The vast majority of councils are now well-aware of the benefits cloud adoption presents. As research shows, in 2018, 62 percent of councils stored data in the cloud, up from 52 per cent two years prior – local authorities’ adoption of cloud to facilitate digital transformation is only going to grow in 2020 and beyond, writes Chris Bartlett, Business Unit Director – Public Sector at SoftwareONE. At the same time, cyber threats are constantly evolving, with hackers continually finding new attack vectors.
While securing the cloud against these threats is a priority for any organisation, it is especially important for councils, which hold a huge amount of sensitive, personally identifiable information. This unique security position makes them an attractive target for would-be attackers, but squeezed budgets and small in-house IT teams can make it difficult for local government to know where to begin. So, here are four steps they can take to secure data and protect against the rising tide of cyberthreats.
1. Gain a Holistic View of the Cloud Environment
Poor visibility into the cloud environment creates security challenges, and councils must address this to improve security posture. This is particularly important as IT infrastructures become more complex; for instance, research finds that 64 per cent of councils are using a hybrid cloud model of consumption, which can be more difficult to secure. As different cloud models emerge, risk also increases, since SaaS, PaaS, and IaaS can all put a heavy weight on security infrastructure. This is because as more of these models enter the organisation, the chance for a security breach grows.
Cloud must be monitored closely for a complete view into what is being used and where it is being used – understanding where the possible vulnerabilities lay is crucial to protecting councils from attack. An overarching layer of control can help by delivering cloud insights to a central location for review. IT teams can then enforce consistent policies, detect vulnerabilities, and react quickly to abnormal activity. Yet none of this is achievable without a holistic view of the cloud environment.
2. Evaluating Third-Party Protocols
Public cloud providers are a popular route to cloud for councils, with 80 per cent found to be using services such as Azure, AWS or Google Cloud. Working with a third party requires both partners to share the security responsibility, which necessitates a joint effort to decide what this approach should look like. Councils must carry out a risk assessment before any migration or engagement with a new provider.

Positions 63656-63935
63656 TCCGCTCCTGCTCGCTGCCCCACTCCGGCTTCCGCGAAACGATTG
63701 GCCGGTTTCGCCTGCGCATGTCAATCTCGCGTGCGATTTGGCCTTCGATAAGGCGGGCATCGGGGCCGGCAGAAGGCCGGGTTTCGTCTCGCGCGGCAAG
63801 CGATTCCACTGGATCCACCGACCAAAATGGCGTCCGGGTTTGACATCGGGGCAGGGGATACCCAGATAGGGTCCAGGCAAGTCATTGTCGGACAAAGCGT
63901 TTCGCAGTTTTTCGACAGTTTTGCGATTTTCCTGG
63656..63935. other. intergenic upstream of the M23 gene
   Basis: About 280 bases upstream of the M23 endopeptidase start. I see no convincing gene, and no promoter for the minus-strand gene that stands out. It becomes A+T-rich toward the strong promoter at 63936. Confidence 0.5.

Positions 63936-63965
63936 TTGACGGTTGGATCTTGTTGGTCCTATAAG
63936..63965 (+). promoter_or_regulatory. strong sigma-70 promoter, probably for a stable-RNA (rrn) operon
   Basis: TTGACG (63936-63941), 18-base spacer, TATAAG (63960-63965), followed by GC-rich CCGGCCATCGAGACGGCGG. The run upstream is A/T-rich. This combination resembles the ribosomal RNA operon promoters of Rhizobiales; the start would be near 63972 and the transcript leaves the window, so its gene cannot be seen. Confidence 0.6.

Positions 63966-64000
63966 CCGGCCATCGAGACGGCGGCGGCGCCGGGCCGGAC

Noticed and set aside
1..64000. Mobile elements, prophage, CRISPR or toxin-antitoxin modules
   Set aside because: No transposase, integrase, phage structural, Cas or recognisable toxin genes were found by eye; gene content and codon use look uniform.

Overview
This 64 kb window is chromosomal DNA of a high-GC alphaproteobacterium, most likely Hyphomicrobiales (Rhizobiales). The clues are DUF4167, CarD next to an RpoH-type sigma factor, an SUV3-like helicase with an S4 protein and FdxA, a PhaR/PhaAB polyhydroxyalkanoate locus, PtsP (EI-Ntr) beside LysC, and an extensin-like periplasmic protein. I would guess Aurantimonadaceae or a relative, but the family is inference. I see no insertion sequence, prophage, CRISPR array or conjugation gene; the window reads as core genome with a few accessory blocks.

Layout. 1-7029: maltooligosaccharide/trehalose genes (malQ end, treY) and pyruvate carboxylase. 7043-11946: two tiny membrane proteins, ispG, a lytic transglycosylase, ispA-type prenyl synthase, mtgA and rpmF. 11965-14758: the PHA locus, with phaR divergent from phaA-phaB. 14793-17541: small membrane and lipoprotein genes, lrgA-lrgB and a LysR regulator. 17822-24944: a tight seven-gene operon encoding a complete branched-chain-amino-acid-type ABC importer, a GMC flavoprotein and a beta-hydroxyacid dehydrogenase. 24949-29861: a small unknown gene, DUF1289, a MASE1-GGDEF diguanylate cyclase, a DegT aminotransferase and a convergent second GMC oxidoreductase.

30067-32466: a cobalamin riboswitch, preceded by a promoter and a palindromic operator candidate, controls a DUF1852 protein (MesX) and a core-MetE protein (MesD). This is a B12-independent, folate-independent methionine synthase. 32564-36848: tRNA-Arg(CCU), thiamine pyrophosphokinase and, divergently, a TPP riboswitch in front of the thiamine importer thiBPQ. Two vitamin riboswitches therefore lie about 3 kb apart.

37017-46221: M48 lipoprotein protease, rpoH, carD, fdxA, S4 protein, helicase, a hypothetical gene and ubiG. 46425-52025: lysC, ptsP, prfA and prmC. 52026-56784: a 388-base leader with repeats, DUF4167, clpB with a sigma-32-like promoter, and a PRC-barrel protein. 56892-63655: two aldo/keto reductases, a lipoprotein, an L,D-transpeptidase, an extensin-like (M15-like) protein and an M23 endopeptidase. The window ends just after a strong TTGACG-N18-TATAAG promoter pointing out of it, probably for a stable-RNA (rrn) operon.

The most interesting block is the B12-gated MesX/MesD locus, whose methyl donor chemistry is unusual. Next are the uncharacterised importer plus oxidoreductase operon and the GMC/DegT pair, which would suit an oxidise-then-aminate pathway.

Due diligence on the cloud provider’s security protocols guarding their critical data is essential to determine any adjustments they will also need to make. Having visibility into a third-party provider’s control environment is also crucial for councils, so they may identify areas for improvement in their cloud security approach – helping to ensure both partners are sharing the load and have the best possible security protocols in place.
3. Tighten Employee Access
In the cloud, the traditional perimeter disappears. Physical security measures like firewalls and antivirus software have been replaced by users’ identities, usernames and passwords – spreading the risk opportunity to each individual council employee or partner. Local government can reduce this attack surface by adopting strict policies to manage access to cloud data and applications.
Councils can specify protocols for who can reach what information, configuring security groups to allow a select few types of traffic through. Having the narrowest focus possible will ensure personally identifiable information, like bank account details or National Insurance numbers, is only available to those who need it for specific use-cases. This will make it easier for teams to spot when unauthorised entities attempt to gain access, and help build staff understanding of data vigilance as they’re only able to access what they really need.
4. Making the Most of What you Have
As well as deploying new techniques to help securely manage the cloud, cash-strapped councils can also make the most of features they already have.
Take, for instance, enterprise software suites – research shows 90 percent of councils use Office 365, part of the all-in-one Microsoft 365 bundle that includes Windows 10, and also encompasses a number of security capabilities many are unaware of that can significantly help secure the cloud.
One example is Office 365 Advanced Threat Protection, which provides cloud-based email protection, and wards off phishing or malware attempts. This could help local government better understand the kind of attacks threatening them, like the ‘password spray’ attacks recently highlighted by the National Cyber Security Centre, where automated attempts are made to access local authority accounts with common passwords. Councils are already paying for these features even if they’re not using them, so it makes sense to assess which could be implemented to help boost security.
Local government IT leaders need a robust security strategy for the cloud to protect their assets and stay ahead of security threats. While this may seem easier said than done given the budget constraints councils face; improving visibility into external and internal cloud environments, tightening access to personally identifiable information and making the most of existing assets are a good place to start.